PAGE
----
With a perfectly dreamy and wonderfully forlorn sound, Hales Corner releases the debut album of the project titled Garden View on Darling Recordings. The album achieves a perfect balance of wistful gloom and thoughtful contentment; it feels a little something like wearing your favorite sweater on a stormy afternoon spent by the sea watching the steel grey waves break on the shore. Hales Corner creates a sound in their album that feels both nostalgically familiar and intriguingly new; like returning to a favorite place after years of absence. Musicians Wes Cook and Caleb Adams join together on the project, which serves as an extension of their already formed friendship and individual identities as musicians, and created their album to be released on cassette through Darling Recordings.
As a preview of the album, premiering off Garden View, the track “Josef K” offers up beautiful complexity musically and delightfully wistful vocals, truly showcasing the talents of both Wes and Caleb and reflecting the overall apathy-meets-empathy vibe of the album. Do yourself a favor, and take a listen to the track now below. You can also purchase this album on clear cassette tape with a full color j-card here.
I had the opportunity to talk to Wes and Caleb about forming Hales Corner, putting out their album on cassette, and how it all began in a freshman art class.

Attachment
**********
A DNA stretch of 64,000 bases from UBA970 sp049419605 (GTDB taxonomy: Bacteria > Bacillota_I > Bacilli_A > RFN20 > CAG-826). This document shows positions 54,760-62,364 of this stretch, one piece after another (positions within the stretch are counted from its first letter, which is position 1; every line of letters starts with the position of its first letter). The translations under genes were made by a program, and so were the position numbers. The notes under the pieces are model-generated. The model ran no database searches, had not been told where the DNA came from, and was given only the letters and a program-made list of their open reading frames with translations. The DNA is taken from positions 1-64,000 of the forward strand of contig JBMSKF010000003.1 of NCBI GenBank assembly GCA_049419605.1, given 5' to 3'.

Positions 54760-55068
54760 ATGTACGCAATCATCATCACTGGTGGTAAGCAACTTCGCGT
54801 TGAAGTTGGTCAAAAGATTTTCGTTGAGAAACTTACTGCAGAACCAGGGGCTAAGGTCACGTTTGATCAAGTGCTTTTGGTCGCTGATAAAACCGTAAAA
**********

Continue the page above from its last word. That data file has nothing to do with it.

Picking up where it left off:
Tell me about where the name “Hales Corner” comes from and how you started the project.
Wes: As far as the first question goes, I was born in Hales Corners, Wisconsin, so basically that’s where the name came from. I just dropped the “s” off of it because we thought it sounded better.
And so then, how did you guys start the project together?
Caleb: so, I guess there’s like a short answer and a long answer. The short answer is, Wes and I graduated and spent a couple years out in the real world, and uh, just started talking about music again, and um, we’d never really worked on a project together or anything like that and we had both kind of done our own individual things, and we both had like a few songs that we were trying to release, to just get out there, so we were talking to Nick [of Darling] about doing, kind of like a split album together of both of our just solo projects, and um, yeah, then this goes back to the long answer. Wes started playing back when we were like freshman in college, and uh, we’d written a couple songs together and um, we’d decided once we were talking about doing the split thing to maybe throw a couple of those songs on there to bring it back to life, and um, we started playing on those and we liked it and we figured, why not just start a whole new thing and keep writing songs. It just became a new project.
Wes: Yeah like two of the songs on the record are like four or more years old actually, we hadn’t played them in like three of four years actually.